Cyberpunk is the fiction of a culture saturated by electronic technology. Its vocabulary is the language of cybernetics, biotechnology, corporational greed and urban subcultures. Massively successful in both book and film form, cyberpunk has redefined not only contemporary science fiction but also, through its capacity to anticipate technology and its cultural impact, analytical work in the social sciences and humanities.
Cyberpunk and Cyberculture explores the work of a wide range of writers -- Acker, Cadigan, Rucker, Shirley, Sterling, Williams and, of course, Gibson -- setting their work in the context of science fiction, other literary genres, genre cinema -- from Metropolis to Terminator to The Matrix -- and contemporary work on the culture of technology.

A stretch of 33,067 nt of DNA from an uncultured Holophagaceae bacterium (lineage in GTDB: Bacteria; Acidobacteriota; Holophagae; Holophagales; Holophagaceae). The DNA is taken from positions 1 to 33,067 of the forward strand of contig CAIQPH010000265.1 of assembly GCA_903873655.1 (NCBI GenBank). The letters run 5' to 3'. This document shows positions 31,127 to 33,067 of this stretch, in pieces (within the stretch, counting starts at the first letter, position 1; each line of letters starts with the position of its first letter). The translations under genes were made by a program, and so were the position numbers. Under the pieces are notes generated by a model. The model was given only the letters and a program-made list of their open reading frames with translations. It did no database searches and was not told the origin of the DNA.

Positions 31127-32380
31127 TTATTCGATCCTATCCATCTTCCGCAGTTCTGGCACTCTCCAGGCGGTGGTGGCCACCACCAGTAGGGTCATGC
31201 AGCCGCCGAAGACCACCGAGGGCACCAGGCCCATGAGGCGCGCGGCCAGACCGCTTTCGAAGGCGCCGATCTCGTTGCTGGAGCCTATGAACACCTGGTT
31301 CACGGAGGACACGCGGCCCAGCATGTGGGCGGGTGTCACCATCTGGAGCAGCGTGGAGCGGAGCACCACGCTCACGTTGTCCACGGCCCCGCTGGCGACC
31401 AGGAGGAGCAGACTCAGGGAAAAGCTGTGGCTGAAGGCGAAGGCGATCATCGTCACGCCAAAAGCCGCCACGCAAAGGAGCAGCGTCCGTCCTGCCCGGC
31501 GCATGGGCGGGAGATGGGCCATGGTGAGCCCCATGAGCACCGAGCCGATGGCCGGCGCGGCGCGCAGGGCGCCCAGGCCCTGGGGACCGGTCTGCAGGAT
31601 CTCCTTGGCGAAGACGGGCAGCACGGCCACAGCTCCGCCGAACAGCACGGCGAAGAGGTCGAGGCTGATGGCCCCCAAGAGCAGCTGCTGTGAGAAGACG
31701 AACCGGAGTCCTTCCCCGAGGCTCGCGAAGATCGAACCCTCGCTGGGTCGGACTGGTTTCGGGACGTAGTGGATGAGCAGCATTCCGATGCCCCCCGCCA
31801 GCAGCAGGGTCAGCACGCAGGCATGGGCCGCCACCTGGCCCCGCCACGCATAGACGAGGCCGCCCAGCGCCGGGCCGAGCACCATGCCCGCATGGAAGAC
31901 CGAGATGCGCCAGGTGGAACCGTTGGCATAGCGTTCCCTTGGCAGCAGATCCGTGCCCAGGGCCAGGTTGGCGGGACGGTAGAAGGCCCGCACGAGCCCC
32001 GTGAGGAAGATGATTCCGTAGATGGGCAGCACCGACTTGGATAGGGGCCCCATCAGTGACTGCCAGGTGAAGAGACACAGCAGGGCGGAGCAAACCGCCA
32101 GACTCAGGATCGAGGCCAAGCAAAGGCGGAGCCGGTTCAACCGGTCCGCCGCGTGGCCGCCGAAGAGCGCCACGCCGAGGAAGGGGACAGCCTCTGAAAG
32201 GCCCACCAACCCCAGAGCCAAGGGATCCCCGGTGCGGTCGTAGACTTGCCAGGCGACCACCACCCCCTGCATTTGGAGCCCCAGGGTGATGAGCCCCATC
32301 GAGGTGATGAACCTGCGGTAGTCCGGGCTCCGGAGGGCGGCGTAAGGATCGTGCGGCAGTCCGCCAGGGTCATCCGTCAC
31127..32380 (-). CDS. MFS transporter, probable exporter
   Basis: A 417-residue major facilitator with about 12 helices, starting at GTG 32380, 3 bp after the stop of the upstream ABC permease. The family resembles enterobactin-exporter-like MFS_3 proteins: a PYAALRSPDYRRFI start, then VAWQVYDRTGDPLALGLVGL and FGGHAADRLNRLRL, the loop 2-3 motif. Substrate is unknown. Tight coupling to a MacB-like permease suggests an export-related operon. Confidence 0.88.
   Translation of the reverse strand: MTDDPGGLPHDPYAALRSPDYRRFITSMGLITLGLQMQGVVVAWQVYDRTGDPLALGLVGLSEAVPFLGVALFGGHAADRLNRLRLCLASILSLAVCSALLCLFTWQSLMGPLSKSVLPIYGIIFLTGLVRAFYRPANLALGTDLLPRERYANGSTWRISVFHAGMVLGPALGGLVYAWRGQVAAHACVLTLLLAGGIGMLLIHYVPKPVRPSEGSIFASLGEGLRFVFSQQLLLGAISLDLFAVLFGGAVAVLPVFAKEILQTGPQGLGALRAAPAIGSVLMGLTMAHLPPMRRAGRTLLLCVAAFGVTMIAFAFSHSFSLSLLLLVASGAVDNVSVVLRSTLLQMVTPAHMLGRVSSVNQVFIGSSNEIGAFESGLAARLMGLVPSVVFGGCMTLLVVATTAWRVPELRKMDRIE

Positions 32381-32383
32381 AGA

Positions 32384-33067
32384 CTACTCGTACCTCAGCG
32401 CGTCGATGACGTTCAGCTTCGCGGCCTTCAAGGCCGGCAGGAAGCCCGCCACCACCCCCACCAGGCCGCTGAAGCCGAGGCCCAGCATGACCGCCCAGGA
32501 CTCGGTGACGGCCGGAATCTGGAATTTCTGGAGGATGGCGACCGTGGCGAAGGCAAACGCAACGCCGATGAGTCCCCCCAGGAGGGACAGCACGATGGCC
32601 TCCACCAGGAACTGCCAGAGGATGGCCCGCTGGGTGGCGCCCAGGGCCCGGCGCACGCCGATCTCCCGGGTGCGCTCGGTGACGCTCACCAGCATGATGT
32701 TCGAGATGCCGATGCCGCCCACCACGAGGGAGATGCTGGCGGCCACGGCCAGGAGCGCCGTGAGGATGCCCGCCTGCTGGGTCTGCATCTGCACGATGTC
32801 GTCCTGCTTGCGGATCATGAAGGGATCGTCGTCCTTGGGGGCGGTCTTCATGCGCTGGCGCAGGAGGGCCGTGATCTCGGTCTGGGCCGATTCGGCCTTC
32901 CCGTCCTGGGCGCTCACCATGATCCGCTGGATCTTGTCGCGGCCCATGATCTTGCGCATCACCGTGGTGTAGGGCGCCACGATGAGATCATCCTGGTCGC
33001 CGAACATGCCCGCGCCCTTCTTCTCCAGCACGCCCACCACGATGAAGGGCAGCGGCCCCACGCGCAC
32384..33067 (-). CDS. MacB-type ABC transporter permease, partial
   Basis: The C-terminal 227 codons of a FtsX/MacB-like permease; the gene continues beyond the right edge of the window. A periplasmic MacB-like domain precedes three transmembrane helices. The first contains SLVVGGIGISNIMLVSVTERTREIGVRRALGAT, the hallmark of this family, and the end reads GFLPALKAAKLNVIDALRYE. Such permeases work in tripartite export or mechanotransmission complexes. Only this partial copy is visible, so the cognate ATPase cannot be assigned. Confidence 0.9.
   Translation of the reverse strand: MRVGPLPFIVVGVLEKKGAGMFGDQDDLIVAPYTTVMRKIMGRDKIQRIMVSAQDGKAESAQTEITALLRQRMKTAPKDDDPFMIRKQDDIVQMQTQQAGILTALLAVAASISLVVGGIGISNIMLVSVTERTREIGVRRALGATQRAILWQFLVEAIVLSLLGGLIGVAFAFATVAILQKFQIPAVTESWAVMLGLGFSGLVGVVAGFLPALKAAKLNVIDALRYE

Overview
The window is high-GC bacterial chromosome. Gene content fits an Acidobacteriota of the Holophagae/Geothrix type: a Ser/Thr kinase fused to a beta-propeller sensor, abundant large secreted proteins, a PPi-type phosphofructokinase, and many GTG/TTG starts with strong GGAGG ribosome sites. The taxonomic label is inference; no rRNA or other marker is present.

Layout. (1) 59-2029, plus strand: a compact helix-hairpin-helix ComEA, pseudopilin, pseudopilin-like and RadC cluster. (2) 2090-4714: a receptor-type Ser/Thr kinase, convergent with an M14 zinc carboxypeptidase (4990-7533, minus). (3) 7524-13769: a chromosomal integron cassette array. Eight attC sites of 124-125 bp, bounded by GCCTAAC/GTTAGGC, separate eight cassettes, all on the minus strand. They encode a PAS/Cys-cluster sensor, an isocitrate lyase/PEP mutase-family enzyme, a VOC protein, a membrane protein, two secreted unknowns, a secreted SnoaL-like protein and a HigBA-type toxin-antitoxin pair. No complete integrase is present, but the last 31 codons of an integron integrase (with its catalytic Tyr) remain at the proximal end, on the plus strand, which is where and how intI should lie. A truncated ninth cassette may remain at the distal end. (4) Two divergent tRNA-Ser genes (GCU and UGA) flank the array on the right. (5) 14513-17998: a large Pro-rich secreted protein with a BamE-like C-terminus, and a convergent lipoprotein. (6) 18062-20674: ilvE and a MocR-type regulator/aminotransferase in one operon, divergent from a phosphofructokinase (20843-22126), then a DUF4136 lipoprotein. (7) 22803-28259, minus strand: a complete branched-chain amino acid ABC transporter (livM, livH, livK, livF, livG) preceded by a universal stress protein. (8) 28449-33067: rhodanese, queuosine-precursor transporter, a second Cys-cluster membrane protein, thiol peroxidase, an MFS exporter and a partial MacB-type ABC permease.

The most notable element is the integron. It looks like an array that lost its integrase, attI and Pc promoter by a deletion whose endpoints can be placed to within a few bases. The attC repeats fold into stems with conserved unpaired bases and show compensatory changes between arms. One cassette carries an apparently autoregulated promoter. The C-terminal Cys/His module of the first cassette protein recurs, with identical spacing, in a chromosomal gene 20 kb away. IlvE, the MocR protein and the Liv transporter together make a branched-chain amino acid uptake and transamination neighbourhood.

Seven main themes are addressed: the impact of virtual technologies on identity, space and community; the interplay of technological and mythological motifs; reconfigurations of the body initiated by technoscience; issues of gender and sexuality; the significance of the sprawling megacity; cyberpunk's Gothic traits of monstrosity; transgression and social unrest; and the editing of history and memory. This is a major effort to address how present day culture has been impacted by a new generation as well as a new technology.